WASHINGTON — Florida Sen. Marco Rubio on Wednesday called for the Obama administration to ratchet up the pressure on Syrian President Bashar Assad, whose regime has attacked antigovernment protesters.
The freshman senator joined fellow Sens. Joe Lieberman, I-Conn., John McCain, R-Ariz., and Ben Cardin, D-Maryland, at a Capitol Hill press conference, to unveil a resolution that urges President Barack Obama to expand sanctions against the Syrian government and speak out on the situation "directly, and personally."
"We ask you to lead us now in making the cause of the Syrian people America's cause as well," Rubio, a member of the Senate Foreign Relations Committee, said in remarks directed at Obama. "In our words and actions, it should be clear that America is on the side of the Syrian people and that we support their right to peacefully pursue a better future for their country.
"We must also send an important message to the Syrian regime that we condemn its crimes and that Bashar Assad should no longer be treated as the legitimate ruler."
The news conference marks the Miami Republican's first major appearance on the foreign policy stage, and he bookended it with appearances on CBS and CNN.
"Any time a government has to use government forces and army forces to kill unarmed citizens in order to hold onto power, that makes them illegitimate and that's what's happening in Syria," he said on CBS. "I hope the United States will be a clear voice saying that."
The resolution declares Assad's government — "through its campaign of violence and gross human rights abuses, has lost its legitimacy" — an assertion the White House has not made, as it has with Libyan leader Moammar Gadhafi.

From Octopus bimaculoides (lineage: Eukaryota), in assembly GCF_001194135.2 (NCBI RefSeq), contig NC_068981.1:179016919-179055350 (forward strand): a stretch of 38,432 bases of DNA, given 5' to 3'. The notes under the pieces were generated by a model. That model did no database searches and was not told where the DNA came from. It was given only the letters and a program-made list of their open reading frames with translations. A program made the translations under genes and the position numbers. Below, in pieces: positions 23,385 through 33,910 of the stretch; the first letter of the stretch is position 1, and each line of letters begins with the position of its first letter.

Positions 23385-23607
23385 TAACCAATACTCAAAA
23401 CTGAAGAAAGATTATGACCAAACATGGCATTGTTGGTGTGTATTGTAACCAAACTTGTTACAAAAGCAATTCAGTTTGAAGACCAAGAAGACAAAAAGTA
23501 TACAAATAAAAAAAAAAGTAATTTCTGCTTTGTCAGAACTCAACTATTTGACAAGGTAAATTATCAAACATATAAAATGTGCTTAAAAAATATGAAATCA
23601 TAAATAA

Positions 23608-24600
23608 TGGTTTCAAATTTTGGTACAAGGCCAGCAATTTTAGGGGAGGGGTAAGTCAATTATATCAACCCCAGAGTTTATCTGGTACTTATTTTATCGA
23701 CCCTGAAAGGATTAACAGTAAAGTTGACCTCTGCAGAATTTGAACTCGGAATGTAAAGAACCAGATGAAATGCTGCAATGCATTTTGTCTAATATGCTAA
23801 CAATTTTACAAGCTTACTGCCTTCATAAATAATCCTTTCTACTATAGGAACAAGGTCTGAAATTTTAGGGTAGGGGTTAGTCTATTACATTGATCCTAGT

"I know that there are some who had hoped when these protests first broke out that Bashar Assad would pursue the path of reform rather than the path of violence and brutality," Lieberman said. "But that's clearly not been his choice. … He is not a reformer. He is a thug and a murderer, a totalitarian leader who is pursuing the Gadhafi model, and hopes to get away with it."
McCain said that three officials with the Syrian regime face sanctions, "but not the guy that's giving the orders. It's time we indicted the guy that's giving the orders. And it's time for the president of the United States to speak up forcefully and frequently."
McCain said the senators aren't pushing for airstrikes like those launched in Libya — noting the uprisings are occurring "all over Syria.
"As a matter of practicality, it's almost impossible to intervene in any way but the ways we are advocating," he said.
State Department spokesman Mark Toner called the treatment of protesters "barbaric measures" and suggested the window for the Syrian government to address those concerns is closing rapidly.